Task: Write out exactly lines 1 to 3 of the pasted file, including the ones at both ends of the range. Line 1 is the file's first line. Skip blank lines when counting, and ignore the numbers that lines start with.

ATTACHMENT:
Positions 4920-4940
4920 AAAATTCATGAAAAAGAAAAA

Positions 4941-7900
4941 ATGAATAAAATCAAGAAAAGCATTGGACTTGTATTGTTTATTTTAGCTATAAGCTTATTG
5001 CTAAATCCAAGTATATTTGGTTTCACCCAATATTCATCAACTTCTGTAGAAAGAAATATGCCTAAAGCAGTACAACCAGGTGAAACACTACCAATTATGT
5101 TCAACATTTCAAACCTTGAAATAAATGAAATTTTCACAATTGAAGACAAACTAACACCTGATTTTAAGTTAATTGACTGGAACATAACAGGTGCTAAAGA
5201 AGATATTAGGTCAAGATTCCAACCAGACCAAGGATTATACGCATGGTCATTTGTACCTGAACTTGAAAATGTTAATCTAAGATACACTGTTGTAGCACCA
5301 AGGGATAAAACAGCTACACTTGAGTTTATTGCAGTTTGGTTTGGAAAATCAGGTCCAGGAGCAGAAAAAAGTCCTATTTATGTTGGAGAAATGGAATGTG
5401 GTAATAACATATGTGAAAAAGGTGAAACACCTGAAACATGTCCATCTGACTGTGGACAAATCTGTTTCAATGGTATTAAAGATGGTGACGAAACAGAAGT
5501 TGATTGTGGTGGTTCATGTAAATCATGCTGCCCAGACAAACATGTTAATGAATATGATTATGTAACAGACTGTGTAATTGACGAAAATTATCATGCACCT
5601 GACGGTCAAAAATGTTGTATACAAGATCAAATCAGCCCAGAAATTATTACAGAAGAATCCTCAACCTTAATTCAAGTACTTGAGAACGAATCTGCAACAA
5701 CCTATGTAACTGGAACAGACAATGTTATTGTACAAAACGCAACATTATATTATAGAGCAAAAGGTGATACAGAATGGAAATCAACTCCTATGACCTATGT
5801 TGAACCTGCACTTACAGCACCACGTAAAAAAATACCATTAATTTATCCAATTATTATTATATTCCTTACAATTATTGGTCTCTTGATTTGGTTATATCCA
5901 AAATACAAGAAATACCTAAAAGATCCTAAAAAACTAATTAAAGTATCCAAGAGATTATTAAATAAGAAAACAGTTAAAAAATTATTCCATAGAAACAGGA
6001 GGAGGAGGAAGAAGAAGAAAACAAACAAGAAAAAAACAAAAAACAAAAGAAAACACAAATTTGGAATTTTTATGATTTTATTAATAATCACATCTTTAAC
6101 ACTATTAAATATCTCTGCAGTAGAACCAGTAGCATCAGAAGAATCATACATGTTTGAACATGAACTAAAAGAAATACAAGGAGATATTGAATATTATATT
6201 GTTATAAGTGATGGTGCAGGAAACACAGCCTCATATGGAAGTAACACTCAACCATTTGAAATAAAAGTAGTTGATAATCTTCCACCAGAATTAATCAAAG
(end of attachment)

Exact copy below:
Positions 4920-4940
4920 AAAATTCATGAAAAAGAAAAA

Positions 4941-7900